Prominent social justice advocate, ethicist, academic, commentator and Uniting Church minister, Rev. Dr Noel Preston, died early on Thursday, October 22, after a long illness. He was 78. David Busch writes.
Noel William Preston was born on 15 December 1941 in Mareeba, North Queensland, the first of four children to Methodist minister, Rev Arthur Preston, and his wife, Clare (nee Green). Arthur Preston’s ministry at West End (1948-62)—establishing an inner-city mission which gave rise to the Blue Nursing Service, pioneering youth ministries and an influential preaching pulpit—made an indelible impact on Noel in his formative years.
Education was at West End State School, Brisbane Boys College and Kelvin Grove Teachers College, with a year teaching at Charleville, before Noel was received as a candidate for Methodist ministry in 1962. He served a probationary year at Wavell Heights, had three years of studies at Kings College, University of Queensland, and was ordained in October 1967.
After three years at Mitchelton Methodist, Noel went to the USA to undertake doctoral studies in social ethics at Boston University, where he was taught by leading Christian theologian and ethicist, Dr Reinhold Niebuhr. This set the stage for a vocation dedicated to concerns about national values, public sector ethics, economic justice, all forms of discrimination, Aboriginal rights, refugees and eco-justice. His first wife, Pat, the mother of his three children, was ever supportive during this time.
Returning to Australia in 1972, Noel became a controversial figure in his advocacy for same-sex unions, Indigenous self-determination and, as part of the Concerned Christians group the right to protest, issues on which he clashed with the Queensland Premier Joh Bjelke-Petersen. He served as Education Officer with Action for World Development, Executive Director of Social Justice for the Uniting Church in Victoria, and the inaugural convener of the Uniting Church’s national Commission on Social Responsibility (1977-80).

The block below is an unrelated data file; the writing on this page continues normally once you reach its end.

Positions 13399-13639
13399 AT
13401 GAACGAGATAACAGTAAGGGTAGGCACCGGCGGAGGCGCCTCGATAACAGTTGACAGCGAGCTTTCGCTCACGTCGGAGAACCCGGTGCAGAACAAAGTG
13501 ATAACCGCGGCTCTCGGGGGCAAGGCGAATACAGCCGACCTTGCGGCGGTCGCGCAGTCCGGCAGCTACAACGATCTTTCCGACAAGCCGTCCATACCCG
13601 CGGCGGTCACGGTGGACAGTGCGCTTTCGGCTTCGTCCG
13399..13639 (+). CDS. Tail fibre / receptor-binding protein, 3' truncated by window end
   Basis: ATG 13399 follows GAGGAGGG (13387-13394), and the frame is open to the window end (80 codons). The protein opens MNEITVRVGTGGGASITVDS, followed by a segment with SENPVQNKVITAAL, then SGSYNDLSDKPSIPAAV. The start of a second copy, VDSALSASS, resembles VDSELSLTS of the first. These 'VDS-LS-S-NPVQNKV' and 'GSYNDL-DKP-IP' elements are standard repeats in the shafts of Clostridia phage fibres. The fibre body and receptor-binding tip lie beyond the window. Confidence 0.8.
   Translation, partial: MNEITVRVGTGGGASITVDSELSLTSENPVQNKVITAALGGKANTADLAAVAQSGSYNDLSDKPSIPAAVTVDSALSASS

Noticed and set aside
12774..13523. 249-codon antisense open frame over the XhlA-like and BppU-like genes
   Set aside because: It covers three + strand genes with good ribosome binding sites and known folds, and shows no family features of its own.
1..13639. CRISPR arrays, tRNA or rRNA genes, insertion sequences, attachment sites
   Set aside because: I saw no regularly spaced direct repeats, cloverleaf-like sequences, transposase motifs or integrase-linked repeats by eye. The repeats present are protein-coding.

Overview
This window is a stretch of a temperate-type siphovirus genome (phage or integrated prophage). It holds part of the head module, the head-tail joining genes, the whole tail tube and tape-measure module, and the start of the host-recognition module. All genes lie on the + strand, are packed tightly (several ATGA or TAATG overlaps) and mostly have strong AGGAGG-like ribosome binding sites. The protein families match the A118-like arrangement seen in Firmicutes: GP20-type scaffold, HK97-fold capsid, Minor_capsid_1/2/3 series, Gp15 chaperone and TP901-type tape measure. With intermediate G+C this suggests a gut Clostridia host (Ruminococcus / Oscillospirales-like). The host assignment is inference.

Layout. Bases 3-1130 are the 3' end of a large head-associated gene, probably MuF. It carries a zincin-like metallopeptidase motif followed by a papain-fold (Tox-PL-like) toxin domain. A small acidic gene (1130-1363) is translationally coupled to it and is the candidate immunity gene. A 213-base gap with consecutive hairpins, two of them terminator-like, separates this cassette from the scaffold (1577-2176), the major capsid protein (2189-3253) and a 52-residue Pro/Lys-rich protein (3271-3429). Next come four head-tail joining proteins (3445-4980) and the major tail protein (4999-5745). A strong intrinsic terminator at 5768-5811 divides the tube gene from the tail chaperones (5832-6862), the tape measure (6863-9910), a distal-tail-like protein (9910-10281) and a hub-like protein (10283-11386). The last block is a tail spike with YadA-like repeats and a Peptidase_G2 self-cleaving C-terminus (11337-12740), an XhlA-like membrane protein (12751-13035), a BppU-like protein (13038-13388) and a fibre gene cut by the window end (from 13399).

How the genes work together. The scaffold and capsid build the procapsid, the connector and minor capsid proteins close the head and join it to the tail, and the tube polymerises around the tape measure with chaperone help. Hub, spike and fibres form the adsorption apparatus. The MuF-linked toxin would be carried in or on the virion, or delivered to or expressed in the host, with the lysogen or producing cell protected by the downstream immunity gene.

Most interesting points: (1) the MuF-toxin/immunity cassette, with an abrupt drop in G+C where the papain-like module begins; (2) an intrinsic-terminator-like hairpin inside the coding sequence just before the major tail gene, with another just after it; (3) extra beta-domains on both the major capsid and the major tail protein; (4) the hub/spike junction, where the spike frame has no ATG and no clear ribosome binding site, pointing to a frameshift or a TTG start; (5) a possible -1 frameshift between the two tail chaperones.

Becoming an ecumenical tertiary chaplain and part-time ethics lecturer at two campuses in Brisbane in 1982 set him on an academic career through the 1980s and 90s, as Senior Lecturer, Associate Professor and Adjunct Professor in the fields of ethics, applied ethics and governance at Queensland University of Technology and Griffith University. He continued his activism in such causes as industrial rights for electricity workers in Queensland, and as co-founder of People for Nuclear Disarmament.
The 1980s Fitzgerald Inquiry into corruption in Queensland’s police force saw Noel engage in grassroots activism against corruption, as well as high-level political, public service, parliamentary and institutional initiatives towards embedding ethical principles and enhanced oversight and accountability mechanisms into public life in Queensland. Noel became a national leader in the evolving field of public sector ethics. In 1992, he returned to the USA to study administrative and legislative ethics and ethics education programs, and he was a founder and the second national president of a new peak body of ethics educators and practitioners, the Association of Professional and Applied Ethics.